Every child is born with a direct connection to their pleasure. Their experiences of their body are not kept at a safe distance and intellectualized, their actions, such as sleeping, eating, crying, and touching are in direct connection to their bodily desires. They fully experience their sensual selves as they commune with their outer world. Slowly, over time, and through feedback from parents, friends, and the larger society, children learn that there are certain socially acceptable ways that they must behave in order to get their physical and emotional needs met. Throughout this learning process they come to understand that some of the physical and emotional needs are approved of and some are frowned upon, and that there are certain times that they can get those needs met and other times that they cannot. Throughout the life-cycle people are told that sensual pleasure and satisfaction are unnecessary, excessive, and even dangerous. They learn to defer certain desires and, sometimes, to completely ignore or deny others. This process of distancing from, controlling, denying, and intellectualizing our desires, is a process of losing our erotic embodiment. This loss can be exacerbated by sexual and physical abuse, which often causes children and adults to distance themselves even further from their bodies and to mistrust themselves and other.

The problem with losing our erotic embodiment, our connection with our desire, pleasure, and sensuality, is that these erotic feelings have the potential to be highly motivating in our lives and they are also the basis for others attraction to us. When we are erotically embodied, we exude a sexual magnetism others are pulled by from their deepest, most instinctual places. Aside from the fact that many of us spend vast amounts of time and energy looking for relationships and sexual partners to share our eroticism with, eroticism can also unleash our creativity, fill us with energy, increase our sense of love and respect for the planet we live on and deepen our relationship with the people and creatures who share the planet with us.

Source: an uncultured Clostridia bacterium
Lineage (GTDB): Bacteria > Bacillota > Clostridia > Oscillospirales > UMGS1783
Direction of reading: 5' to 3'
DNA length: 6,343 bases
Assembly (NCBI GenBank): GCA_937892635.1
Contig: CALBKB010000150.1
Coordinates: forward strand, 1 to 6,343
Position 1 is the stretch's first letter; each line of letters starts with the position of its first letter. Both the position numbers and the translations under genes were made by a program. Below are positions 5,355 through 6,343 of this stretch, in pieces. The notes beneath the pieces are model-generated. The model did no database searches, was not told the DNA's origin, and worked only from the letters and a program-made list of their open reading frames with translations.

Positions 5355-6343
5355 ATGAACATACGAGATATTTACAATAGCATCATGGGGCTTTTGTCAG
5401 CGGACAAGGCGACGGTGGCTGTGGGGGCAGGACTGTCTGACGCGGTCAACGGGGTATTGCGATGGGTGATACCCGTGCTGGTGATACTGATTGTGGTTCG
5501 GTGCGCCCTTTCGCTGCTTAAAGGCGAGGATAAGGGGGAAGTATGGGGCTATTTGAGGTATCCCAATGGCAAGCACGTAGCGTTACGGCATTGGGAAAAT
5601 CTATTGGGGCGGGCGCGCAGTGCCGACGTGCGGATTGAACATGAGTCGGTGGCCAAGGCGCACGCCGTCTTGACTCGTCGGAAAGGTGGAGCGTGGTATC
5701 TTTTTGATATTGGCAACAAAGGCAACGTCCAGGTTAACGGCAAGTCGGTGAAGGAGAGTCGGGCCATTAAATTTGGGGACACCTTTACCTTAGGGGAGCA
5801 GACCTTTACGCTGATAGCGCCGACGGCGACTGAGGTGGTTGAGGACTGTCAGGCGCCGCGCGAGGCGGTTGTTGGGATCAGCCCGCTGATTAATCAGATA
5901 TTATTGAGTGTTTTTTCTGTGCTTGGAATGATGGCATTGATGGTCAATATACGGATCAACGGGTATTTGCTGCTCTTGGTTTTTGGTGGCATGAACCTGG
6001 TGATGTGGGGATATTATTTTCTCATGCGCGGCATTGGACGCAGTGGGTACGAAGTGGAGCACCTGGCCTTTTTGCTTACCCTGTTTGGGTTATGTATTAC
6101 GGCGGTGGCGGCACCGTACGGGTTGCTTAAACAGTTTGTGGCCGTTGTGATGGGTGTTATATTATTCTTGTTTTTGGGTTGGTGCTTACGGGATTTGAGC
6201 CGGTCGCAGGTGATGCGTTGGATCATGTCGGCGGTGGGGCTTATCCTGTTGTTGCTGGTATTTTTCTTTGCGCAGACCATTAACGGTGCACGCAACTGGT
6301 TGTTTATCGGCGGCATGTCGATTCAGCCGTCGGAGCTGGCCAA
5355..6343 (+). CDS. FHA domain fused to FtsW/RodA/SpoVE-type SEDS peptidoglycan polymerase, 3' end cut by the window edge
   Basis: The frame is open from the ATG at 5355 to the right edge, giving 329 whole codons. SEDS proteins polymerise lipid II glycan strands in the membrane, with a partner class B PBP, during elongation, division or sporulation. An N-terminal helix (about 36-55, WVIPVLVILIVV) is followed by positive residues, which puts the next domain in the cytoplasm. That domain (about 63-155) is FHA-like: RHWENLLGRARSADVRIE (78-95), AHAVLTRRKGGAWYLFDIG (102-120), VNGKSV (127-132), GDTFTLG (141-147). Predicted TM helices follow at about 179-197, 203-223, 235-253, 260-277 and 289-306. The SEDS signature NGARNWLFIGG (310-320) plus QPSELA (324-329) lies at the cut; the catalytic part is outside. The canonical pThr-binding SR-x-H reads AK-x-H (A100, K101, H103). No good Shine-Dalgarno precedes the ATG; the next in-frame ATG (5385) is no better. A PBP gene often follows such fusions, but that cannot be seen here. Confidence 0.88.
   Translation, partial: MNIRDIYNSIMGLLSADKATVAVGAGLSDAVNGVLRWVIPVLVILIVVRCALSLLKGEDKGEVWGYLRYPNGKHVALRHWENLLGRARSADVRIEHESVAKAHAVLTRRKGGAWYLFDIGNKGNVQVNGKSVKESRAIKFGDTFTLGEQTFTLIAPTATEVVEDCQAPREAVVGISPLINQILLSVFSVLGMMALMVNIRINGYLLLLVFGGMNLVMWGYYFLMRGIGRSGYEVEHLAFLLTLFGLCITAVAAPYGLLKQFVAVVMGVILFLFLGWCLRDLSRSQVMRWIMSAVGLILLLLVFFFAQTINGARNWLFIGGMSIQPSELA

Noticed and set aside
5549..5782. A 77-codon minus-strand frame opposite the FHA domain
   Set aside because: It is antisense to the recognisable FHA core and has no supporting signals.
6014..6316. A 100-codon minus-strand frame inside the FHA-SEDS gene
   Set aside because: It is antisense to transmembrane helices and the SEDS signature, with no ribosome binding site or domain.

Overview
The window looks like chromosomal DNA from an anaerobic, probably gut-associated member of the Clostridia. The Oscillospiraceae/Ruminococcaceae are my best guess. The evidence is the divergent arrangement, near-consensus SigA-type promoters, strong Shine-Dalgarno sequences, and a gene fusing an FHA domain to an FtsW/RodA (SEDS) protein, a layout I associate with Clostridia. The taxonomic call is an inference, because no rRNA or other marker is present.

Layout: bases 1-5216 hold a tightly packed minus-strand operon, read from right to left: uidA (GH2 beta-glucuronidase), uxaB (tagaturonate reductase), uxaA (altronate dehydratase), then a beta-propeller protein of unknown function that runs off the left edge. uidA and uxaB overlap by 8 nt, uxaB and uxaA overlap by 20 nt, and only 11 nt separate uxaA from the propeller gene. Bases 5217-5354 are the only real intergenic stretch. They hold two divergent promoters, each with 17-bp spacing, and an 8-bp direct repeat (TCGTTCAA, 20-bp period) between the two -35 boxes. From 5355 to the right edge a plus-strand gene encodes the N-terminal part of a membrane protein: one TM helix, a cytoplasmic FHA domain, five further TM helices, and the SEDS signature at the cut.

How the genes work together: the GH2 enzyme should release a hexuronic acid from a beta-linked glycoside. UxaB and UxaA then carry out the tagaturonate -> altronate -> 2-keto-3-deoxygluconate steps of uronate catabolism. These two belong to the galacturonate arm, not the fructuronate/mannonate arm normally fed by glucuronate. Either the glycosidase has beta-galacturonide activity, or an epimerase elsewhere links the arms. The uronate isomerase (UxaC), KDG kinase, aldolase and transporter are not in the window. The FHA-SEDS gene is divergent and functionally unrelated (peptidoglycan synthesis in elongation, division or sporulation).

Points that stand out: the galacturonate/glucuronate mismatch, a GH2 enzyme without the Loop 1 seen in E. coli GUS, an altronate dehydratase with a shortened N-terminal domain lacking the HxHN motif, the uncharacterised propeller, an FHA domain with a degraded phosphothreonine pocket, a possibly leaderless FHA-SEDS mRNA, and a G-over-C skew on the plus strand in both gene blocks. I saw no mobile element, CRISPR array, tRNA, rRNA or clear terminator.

Erotic embodiment is the ability that every body has inside of it at birth to experience sensual pleasure, and a deep sense of desire, arousal, satisfaction, and joy. If the process of being socialized is often marked by a loss of our erotic embodiment, how can we regain this embodiment and reintegrate our eroticism into our daily lives and interactions so that we can experience all of the personal, interpersonal, social, and sensual benefits that come with it? In our upcoming blogs we will expand on the philosophy of erotic embodiment and the daily practices and practical tips to help us become radiant, magnetic, fulfilled beings who attract magnificent friends and incredible lovers.